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AI Auditing Framework: Draft Guidance for Organizations

ai auditing framework
AI Auditing Framework increasingly permeate many aspects of our lives. We understand the distinct benefits that AI can bring, but also the risks it can pose to the rights and freedoms of individuals.

AI Auditing Framework: Draft Guidance for Organizations

AI Auditing Framework increasingly permeate many aspects of our lives. We understand the distinct benefits that AI can bring, but also the risks it can pose to the rights and freedoms of individuals.

This is why we have developed a framework for auditing AI, focusing on best practices for data protection compliance – whether you design your own AI system, or implement one from a third party. It provides a solid methodology to audit AI applications and ensure they process personal data fairly. It comprises:
• auditing tools and procedures that we will use in audits and
investigations; and
• this detailed guidance on AI and data protection, which includes
indicative risk and control measures that you can deploy when you use
AI to process personal data.

What is the draft guidance?

The draft guidance sets out best practice for data protection compliance for artificial intelligence (“AI”). It clarifies how to assess the data protection risks posed by AI and identifies technical and organisational measures that can be put in place to help mitigate these risks.

Who does the draft guidance apply to?

The draft guidance applies broadly – to both companies that design, build and deploy their own AI systems and those that use AI developed by third parties.

The draft guidance explicitly states that it is intended for two audiences; those with a compliance focus such as DPO’s and general counsel, and technology specialists such as machine learning experts, data scientists, software developers/engineers and cyber security and IT risk managers.

It stresses the importance of considering the data protection implications of implementing AI throughout each stage of development – from training to deployment and highlights that compliance specialists and DPO’s must be involved in AI projects from the earliest stages to address relevant risks.

Also read: Guidance on the AI auditing framework – ICO

AI Auditing Framework highlights that the accountability principle requires that organisations must be responsible for the compliance of their AI system with data protection requirements.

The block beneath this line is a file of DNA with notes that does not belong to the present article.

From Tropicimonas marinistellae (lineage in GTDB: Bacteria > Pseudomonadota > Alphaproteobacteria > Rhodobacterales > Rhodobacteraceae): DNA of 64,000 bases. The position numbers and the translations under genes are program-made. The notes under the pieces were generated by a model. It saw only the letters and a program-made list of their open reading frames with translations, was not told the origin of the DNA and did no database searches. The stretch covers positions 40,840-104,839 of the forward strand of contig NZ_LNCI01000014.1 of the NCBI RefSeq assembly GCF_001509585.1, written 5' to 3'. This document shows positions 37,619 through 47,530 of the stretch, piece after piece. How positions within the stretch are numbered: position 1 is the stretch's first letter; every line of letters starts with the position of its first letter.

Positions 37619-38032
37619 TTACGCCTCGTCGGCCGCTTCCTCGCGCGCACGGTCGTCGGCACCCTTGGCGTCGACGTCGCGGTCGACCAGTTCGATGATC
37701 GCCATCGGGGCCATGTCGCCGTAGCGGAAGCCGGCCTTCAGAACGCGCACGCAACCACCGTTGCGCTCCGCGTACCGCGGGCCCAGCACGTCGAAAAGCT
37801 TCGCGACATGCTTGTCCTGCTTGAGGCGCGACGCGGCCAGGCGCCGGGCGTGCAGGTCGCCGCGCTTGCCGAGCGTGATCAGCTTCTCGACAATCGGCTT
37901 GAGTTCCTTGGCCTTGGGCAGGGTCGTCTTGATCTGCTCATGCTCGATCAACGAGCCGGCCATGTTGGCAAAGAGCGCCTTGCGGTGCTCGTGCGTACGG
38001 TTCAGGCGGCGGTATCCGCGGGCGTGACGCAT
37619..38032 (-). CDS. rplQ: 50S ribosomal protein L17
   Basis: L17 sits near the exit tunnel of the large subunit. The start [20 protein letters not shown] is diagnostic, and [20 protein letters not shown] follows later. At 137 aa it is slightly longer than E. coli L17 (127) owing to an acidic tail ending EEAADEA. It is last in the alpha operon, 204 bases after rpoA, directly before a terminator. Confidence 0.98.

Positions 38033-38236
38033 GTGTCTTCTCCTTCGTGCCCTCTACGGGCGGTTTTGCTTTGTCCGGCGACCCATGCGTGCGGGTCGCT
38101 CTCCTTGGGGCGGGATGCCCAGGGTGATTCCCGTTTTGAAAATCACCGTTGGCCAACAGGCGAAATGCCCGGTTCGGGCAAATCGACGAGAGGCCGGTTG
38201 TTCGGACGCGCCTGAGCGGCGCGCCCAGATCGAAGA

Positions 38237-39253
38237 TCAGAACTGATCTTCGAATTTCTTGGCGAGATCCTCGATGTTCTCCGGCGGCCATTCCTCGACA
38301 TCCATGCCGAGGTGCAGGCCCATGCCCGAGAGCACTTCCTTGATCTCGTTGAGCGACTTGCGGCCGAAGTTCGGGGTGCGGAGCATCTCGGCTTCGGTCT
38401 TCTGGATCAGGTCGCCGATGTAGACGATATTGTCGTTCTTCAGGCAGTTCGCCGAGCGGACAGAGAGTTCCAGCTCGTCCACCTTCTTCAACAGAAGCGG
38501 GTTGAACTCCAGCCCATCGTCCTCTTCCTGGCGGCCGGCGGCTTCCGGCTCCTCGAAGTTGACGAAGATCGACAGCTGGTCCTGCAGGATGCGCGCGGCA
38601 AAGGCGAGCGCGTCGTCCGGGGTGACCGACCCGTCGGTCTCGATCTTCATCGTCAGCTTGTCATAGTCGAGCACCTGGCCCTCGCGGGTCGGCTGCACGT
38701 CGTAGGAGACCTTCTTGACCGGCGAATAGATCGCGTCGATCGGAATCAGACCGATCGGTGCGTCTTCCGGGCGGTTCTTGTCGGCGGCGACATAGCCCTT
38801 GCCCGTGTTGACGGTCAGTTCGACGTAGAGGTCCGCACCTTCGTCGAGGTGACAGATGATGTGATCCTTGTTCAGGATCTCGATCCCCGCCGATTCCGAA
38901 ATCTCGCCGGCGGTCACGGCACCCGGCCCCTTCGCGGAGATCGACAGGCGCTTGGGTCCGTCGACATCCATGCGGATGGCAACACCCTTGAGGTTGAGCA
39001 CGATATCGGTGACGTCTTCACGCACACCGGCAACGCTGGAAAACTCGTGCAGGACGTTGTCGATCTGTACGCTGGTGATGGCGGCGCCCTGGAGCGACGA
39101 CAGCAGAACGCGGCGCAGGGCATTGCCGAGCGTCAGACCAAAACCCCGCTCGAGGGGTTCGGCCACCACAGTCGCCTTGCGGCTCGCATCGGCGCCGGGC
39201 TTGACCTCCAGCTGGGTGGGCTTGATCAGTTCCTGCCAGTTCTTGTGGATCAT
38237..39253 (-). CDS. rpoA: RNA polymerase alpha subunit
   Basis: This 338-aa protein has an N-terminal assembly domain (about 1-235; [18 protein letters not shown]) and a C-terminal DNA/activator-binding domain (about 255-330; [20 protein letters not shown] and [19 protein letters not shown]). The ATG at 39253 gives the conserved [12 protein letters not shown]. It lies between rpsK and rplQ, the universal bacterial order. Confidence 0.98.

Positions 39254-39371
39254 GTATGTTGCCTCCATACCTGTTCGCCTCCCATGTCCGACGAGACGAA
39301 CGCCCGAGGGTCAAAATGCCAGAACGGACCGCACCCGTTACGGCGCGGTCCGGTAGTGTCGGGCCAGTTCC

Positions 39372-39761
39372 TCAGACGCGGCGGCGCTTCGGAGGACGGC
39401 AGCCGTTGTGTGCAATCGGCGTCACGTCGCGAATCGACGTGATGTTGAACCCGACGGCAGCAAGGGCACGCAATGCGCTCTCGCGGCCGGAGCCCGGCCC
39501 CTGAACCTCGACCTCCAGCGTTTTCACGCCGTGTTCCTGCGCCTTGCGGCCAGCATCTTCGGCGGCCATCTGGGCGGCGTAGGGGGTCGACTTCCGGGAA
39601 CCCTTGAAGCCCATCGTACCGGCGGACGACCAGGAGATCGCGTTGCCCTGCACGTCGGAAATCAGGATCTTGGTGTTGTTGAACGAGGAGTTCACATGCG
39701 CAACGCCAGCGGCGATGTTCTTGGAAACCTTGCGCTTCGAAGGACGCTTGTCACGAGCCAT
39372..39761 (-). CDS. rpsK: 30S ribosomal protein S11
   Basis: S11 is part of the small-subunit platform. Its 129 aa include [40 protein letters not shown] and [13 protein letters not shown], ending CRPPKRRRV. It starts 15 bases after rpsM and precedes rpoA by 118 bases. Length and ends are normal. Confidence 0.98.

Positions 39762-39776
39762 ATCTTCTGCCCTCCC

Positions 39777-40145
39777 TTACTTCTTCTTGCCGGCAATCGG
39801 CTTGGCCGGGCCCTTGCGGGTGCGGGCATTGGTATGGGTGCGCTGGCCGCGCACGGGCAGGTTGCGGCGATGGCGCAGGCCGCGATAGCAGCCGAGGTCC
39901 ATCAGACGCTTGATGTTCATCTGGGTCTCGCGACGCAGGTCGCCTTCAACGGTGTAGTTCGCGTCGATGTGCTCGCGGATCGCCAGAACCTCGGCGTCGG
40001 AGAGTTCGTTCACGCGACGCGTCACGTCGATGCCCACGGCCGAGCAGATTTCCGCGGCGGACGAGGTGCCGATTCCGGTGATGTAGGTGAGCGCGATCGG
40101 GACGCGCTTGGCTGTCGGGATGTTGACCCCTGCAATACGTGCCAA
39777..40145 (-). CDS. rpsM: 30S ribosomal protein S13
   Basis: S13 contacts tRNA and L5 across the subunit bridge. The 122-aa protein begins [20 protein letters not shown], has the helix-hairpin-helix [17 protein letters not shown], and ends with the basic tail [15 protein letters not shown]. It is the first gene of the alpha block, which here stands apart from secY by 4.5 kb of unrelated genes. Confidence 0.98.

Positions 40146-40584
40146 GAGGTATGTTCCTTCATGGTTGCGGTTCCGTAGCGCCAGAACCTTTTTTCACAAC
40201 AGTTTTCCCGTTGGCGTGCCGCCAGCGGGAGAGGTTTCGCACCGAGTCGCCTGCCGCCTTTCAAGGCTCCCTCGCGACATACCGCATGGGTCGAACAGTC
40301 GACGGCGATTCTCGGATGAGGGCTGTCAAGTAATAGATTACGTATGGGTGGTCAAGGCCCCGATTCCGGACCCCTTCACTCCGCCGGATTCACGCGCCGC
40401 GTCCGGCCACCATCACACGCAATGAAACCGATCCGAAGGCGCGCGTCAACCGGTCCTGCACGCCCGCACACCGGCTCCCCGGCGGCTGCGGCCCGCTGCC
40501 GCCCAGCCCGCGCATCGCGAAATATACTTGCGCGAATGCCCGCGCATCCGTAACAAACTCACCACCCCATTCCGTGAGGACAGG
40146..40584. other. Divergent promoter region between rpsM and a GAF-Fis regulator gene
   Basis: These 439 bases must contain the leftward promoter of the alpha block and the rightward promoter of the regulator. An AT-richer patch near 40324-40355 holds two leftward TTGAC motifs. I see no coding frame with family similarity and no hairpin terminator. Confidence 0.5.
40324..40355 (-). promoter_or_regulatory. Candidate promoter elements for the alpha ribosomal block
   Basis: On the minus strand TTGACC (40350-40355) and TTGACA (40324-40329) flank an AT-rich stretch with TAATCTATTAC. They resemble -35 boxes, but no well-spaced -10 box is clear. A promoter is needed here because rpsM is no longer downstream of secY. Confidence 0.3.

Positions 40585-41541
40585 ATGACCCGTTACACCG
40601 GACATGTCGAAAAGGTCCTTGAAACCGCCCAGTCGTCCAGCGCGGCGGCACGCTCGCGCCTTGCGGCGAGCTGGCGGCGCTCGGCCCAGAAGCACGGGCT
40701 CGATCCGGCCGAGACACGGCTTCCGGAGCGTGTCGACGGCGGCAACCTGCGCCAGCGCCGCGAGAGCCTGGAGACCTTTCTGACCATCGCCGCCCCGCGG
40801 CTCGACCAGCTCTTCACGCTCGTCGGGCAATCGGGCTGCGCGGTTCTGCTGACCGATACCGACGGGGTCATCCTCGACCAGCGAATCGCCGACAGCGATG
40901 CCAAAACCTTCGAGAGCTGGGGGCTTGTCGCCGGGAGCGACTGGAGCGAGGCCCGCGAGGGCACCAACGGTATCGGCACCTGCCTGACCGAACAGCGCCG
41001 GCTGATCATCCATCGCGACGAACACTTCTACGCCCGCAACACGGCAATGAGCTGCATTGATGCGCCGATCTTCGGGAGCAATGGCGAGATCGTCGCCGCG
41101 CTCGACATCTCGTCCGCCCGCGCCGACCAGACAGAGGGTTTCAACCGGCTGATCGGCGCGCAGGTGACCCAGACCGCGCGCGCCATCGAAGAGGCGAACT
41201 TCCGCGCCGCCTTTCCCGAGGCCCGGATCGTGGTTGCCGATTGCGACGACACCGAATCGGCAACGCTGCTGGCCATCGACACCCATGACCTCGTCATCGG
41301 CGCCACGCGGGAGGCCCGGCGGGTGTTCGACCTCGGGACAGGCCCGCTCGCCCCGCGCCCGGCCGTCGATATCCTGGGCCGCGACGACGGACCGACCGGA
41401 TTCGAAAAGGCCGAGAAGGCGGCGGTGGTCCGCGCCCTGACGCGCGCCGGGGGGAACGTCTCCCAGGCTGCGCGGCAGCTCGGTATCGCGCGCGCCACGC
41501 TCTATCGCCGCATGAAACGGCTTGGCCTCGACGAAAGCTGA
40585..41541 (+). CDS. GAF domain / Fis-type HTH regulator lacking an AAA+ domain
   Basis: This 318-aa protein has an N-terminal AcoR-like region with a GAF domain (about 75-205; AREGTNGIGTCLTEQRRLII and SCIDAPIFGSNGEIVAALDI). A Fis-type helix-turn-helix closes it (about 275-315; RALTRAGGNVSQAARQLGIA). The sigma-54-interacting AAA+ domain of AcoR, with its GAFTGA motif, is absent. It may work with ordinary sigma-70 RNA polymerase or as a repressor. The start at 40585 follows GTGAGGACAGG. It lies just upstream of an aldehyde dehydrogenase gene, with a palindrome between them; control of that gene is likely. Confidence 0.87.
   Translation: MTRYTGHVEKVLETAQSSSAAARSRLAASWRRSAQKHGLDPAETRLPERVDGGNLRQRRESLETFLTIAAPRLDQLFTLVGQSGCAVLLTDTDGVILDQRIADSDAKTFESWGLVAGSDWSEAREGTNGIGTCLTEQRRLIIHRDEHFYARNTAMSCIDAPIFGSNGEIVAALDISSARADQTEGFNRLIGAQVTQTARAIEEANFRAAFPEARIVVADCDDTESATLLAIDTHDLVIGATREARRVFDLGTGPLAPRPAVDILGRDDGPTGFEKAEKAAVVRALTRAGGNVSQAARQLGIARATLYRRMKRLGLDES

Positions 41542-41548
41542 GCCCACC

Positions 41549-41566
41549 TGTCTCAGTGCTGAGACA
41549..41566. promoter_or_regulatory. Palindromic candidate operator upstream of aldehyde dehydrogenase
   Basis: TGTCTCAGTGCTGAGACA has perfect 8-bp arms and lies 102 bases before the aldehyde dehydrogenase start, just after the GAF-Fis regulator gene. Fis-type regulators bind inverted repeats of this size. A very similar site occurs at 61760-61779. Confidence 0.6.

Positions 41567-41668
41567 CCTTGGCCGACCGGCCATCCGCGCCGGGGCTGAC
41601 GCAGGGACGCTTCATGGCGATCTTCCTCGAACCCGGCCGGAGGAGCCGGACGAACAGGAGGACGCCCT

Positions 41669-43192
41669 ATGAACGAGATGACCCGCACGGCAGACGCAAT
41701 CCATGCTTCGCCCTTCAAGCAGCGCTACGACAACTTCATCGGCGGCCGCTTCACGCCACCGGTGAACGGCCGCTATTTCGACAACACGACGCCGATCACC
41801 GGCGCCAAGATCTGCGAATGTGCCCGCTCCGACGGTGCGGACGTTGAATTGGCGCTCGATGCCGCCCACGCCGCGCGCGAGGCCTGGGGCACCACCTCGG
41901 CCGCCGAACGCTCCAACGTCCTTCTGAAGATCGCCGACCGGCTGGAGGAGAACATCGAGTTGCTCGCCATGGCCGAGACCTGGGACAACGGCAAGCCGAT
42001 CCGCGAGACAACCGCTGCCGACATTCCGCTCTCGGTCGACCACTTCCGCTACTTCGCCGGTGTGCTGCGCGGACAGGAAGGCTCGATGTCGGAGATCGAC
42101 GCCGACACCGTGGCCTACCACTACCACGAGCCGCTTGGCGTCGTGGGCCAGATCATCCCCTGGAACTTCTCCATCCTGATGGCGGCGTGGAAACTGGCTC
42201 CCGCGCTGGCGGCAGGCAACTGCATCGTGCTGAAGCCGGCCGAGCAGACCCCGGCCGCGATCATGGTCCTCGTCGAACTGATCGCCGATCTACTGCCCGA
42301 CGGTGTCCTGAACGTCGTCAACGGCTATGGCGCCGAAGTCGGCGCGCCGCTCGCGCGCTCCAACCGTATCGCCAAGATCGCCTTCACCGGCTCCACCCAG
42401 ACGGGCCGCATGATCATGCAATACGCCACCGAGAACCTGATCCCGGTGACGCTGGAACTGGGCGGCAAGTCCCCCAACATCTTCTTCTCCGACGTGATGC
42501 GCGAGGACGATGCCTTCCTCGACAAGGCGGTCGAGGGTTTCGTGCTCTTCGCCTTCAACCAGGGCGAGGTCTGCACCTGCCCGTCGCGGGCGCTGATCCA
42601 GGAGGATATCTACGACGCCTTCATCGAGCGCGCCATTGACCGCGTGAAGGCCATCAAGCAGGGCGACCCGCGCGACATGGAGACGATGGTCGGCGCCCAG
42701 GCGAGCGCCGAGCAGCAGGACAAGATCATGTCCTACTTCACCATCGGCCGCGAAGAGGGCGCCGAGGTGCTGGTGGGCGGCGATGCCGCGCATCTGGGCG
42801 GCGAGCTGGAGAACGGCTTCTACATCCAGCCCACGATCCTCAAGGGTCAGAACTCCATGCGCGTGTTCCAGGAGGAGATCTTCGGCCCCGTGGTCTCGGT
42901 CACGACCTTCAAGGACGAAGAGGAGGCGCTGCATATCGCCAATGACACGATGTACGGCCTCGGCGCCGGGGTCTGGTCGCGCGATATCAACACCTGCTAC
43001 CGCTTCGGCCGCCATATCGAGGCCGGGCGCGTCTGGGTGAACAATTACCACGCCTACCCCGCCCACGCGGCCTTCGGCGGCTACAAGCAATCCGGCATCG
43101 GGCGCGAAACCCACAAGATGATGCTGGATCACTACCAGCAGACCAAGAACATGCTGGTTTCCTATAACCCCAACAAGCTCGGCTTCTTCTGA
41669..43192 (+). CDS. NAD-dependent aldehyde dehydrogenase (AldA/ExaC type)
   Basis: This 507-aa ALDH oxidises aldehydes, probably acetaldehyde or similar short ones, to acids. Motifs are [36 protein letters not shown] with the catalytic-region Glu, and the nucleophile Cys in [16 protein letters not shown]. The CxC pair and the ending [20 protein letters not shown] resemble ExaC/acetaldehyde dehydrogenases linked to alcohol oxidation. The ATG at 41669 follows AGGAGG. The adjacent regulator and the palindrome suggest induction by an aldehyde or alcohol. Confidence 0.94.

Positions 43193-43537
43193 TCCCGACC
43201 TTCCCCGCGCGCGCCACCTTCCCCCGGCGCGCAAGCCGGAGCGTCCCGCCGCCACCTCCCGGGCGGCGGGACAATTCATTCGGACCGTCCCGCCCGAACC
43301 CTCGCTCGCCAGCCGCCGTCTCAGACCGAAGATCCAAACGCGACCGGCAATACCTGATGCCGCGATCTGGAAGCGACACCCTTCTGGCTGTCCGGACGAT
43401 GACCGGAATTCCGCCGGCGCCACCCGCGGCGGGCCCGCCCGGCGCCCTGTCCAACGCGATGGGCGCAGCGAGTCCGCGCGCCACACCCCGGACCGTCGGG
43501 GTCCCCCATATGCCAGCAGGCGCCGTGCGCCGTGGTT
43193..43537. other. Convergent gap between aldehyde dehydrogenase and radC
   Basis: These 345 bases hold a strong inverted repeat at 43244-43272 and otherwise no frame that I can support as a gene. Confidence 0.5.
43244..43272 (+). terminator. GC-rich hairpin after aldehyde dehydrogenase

Primary concepts:

1. Accountability and governance

The AI Auditing Framework highlights that the accountability principle requires that organisations must be responsible for the compliance of their AI system with data protection requirements. They must assess and mitigate the risks posed by such systems, document and demonstrate how the system is compliant and justify the choices they have made.

The AI Auditing Framework recommends that the organisation’s internal structures, roles and responsibility maps, training, policies and incentives to overall AI governance and risk management strategy should be aligned. The AI Auditing Framework notes that senior management, including data protection officers, are accountable for understanding and addressing data protection by design and default in the organisation’s culture and processes, including in relation to use of AI where this can be more complex.

  • Data Protection Impact Assessments (“DPIAs”). There is a strong focus on the importance of DPIAs in the draft guidance, and the AI Auditing Framework notes that organizations are under a legal obligation to complete a DPIA if they use AI systems to process personal data. The AI Auditing Framework states that DPIAs should not be seen as a mere “box-ticking compliance” exercise and that they can act as road-maps to identify and control risks that AI can pose.
  • Controller/Processor Relationship. The draft guidance emphasizes the importance and challenges of understanding and identifying controller/processor relationships in the context of AI systems. It highlights that as AI involves processing personal data at several different phases, an entity may be a controller or joint controller for some stages and a processor for others.
  • “AI-related trade-offs”. Interestingly the draft guidance recognizes that the use of AI is likely to result in necessary “trade-offs”. For example, further training of a model using additional data points to improve the statistical accuracy of a model may enhance fairness, but increasing the volume of personal data included in a data set to facilitate further training will increase the privacy risk. 

2. Fair, lawful and transparent processing

The draft guidance sets out specific recommendations and guidance on how the principles of lawfulness, fairness, and transparency apply to AI.

  • Lawfulness. The draft guidance highlights that the development and deployment of AI systems involve processing personal data in different ways for different purposes and the AI Auditing Framework emphasizes the importance of distinguishing each distinct processing operation involved and identifying an appropriate lawful basis for each.